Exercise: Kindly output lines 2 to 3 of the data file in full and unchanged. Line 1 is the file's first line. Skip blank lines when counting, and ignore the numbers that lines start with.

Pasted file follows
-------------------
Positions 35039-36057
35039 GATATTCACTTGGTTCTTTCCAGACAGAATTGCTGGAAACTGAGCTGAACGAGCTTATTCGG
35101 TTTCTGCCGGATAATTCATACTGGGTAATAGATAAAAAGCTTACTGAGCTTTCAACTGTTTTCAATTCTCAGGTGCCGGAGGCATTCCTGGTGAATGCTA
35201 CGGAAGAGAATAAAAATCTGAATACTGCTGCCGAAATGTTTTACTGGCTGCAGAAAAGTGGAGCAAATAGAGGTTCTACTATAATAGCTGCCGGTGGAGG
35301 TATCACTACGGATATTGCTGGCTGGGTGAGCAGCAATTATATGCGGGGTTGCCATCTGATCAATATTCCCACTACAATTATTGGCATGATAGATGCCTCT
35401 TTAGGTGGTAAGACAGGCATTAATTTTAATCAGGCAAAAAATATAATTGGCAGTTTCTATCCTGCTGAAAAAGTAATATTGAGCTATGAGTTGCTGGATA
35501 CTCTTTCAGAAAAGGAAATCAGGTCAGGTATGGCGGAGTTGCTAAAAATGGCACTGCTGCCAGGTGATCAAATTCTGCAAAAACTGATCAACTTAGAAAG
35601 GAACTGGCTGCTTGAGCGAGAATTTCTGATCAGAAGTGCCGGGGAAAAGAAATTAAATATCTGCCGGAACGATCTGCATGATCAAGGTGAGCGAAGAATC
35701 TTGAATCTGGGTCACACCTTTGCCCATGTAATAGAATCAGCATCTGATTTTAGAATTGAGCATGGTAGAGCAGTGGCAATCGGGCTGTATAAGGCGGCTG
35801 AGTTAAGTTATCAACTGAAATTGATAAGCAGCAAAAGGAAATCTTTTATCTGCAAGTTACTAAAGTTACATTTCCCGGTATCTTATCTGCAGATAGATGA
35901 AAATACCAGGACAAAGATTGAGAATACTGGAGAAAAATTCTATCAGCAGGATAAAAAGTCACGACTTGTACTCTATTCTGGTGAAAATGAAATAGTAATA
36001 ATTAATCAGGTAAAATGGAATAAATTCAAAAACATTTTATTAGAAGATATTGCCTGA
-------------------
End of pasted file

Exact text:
35039 GATATTCACTTGGTTCTTTCCAGACAGAATTGCTGGAAACTGAGCTGAACGAGCTTATTCGG
35101 TTTCTGCCGGATAATTCATACTGGGTAATAGATAAAAAGCTTACTGAGCTTTCAACTGTTTTCAATTCTCAGGTGCCGGAGGCATTCCTGGTGAATGCTA